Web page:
Even as a young child, Teacher Russell was passionate about teaching and loved gathering her younger brothers and sisters to teach them to read, write and count.
“My hobby was teaching. We would sit on my parents’ steps, and I would teach them,” she stated.

As time progressed and people around the community started noticing how well she taught her siblings, they approached her mother to seek permission for her to assist children within the community at a small fee of 60 cents every month.

Genevieve Russell, aka Hazel Russell or Teacher Russell

Her father, Fitz Herbert Russell, worked as a cane harvester and a farmer. During the out-of-crop seasons on the sugar estate, he would plant produce such as bananas, plantains, cassava, mangoes and breadnuts that were usually sold to support the family. Sometimes, she and her siblings went to assist him in the back dams during the August holidays while attending Victoria Primary and a county high school in Buxton.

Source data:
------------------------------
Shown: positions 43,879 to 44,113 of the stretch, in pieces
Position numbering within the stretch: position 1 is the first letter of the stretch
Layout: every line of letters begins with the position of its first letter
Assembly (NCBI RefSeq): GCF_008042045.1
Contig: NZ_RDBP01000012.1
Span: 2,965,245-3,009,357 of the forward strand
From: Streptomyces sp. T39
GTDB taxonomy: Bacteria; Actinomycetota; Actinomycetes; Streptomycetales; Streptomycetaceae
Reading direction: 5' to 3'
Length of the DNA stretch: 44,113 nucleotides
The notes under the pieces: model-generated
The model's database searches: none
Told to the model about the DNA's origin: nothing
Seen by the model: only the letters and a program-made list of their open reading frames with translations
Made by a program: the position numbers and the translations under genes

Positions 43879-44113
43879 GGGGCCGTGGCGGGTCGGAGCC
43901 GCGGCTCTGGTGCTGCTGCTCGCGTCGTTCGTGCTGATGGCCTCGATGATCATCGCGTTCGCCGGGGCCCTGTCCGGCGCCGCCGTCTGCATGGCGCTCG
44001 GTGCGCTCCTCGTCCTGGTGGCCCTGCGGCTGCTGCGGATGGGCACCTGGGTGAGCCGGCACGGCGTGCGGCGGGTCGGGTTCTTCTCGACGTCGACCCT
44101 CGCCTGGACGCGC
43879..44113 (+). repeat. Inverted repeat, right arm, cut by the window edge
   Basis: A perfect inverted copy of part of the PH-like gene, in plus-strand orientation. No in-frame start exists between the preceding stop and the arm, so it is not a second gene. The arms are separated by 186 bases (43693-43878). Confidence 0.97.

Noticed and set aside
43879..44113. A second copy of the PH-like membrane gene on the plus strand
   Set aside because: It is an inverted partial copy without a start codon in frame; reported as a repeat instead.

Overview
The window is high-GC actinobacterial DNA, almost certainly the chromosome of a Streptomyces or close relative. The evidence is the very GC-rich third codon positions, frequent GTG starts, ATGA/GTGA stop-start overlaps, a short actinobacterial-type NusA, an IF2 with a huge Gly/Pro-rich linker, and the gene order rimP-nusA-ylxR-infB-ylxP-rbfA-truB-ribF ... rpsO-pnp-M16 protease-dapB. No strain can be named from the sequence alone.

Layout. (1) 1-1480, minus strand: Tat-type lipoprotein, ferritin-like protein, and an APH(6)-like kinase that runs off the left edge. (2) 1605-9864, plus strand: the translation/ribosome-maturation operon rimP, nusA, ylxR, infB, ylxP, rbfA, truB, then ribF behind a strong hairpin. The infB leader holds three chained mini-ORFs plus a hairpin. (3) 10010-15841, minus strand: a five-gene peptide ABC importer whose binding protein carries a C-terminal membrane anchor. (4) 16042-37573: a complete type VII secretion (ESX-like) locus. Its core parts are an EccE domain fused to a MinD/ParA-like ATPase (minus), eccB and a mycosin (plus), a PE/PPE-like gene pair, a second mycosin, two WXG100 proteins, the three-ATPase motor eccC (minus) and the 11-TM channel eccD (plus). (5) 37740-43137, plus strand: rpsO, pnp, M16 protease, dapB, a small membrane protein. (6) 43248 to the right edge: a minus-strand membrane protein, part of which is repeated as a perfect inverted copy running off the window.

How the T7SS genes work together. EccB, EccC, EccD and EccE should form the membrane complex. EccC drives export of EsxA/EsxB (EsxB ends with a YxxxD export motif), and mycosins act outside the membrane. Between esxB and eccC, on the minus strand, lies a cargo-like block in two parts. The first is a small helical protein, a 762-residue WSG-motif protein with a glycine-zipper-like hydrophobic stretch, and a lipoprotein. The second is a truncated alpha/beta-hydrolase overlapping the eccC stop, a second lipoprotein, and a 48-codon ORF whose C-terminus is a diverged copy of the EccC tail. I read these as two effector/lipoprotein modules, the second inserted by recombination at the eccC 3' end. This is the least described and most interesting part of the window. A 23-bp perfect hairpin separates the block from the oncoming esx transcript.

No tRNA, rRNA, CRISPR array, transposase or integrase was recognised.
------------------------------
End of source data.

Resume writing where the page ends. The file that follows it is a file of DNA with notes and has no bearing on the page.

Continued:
Even though her mother, Bernice Russell, was a housewife, she assisted in supplementing the family’s income by selling brooms. They would sit under the house to ‘strip’ coconut branches to make the brooms.
One day, her mother came home with a cart of beautiful earrings she had purchased and placed them on she and her sisters’ ears. “My mother bought that from the same broom money,” reminisced Teacher Russell.

While growing up, Saul and his siblings supported their father on the family farm that had rice, ground provisions and fruits. During the holiday seasons, while attending St. Andrews Primary, located at Cove and John and later on, the Hindu College and Golden Grove Secondary, he would assist his father.

“At rice crop time, we had to go up and help cut rice with grass knives or drive the bull so that it would mash the rice straws to get the paddy off,” he said.